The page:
This compilation of Vanity Fair stories includes a little heralded piece by Nina Munk describing how Harvard University, once possessed of the largest university endowment in the world, has watched its nest egg implode in the wake of the global financial meltdown.
The temptation to schadenfreude is rarely more overwhelming, but push it off for a brief moment and contemplate this excerpt from Munk’s original story in VF:
Let’s back up for a moment and return to more prosperous times. It’s 2001 and Larry Summers has just been named president of Harvard University. Unapologetically combative, Summers is determined to lead (or force) the university into a glorious renaissance. Gazing into the future, Summers envisions smaller class sizes, a more diverse student body, a younger and more energetic faculty, a revitalized core curriculum, cooperation among Harvard’s Balkanized divisions, and a greatly expanded campus. Above all, at a university best known for its focus on the humanities, business, and law, Summers hopes to make science a priority. Belatedly, Harvard will match and even surpass the lavish investments that Princeton and Stanford have plowed into the sciences.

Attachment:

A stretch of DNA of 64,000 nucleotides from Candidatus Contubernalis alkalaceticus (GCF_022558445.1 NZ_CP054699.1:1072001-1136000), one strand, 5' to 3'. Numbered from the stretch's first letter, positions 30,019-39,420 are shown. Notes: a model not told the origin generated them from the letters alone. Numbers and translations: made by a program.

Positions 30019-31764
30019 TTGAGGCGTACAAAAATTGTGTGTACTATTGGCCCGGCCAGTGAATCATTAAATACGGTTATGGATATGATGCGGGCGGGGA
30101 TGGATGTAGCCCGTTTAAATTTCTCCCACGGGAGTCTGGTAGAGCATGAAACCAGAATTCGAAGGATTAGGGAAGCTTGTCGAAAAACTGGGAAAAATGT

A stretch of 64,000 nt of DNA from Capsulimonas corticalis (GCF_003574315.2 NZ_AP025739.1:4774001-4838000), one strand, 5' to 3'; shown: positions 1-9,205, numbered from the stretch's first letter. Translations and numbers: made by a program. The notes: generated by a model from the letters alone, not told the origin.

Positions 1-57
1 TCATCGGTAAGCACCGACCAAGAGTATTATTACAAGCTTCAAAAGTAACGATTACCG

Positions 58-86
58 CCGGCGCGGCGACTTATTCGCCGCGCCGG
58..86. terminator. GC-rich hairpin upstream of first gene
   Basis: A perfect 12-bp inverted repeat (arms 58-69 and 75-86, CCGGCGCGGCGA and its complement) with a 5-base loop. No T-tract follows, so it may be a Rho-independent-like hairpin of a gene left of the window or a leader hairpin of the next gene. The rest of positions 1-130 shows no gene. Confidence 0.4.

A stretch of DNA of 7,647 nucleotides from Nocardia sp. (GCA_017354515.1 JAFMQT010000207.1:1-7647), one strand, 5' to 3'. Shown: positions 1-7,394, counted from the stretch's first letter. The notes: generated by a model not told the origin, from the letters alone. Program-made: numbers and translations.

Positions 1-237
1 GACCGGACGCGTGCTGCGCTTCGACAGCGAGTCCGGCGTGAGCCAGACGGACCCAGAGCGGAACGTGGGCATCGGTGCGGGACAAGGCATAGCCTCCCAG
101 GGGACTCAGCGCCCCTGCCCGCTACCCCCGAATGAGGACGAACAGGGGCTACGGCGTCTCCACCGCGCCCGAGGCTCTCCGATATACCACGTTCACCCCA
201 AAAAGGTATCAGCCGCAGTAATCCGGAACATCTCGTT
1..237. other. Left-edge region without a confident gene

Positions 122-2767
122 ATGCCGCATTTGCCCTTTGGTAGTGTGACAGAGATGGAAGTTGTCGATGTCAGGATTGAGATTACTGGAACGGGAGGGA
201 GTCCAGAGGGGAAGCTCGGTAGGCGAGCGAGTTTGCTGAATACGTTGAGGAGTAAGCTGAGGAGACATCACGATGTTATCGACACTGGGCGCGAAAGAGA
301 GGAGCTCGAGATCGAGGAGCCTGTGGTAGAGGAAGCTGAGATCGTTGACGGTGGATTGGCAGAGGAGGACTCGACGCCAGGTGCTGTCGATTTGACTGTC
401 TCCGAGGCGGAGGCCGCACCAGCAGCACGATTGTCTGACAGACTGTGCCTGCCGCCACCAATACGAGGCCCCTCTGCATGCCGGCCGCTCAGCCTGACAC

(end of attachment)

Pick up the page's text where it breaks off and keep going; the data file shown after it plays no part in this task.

As Summers recently remarked to one of his colleagues, “I held out the hope that Boston would be to this century what Florence was to the 15th century.”
And, like that, the dream is gone. Harvard will not be leading Boston to become the Florence of the 21st Century after all.
My bet is on California, warts and all. Let’s not argue if. Instead, let’s discuss how.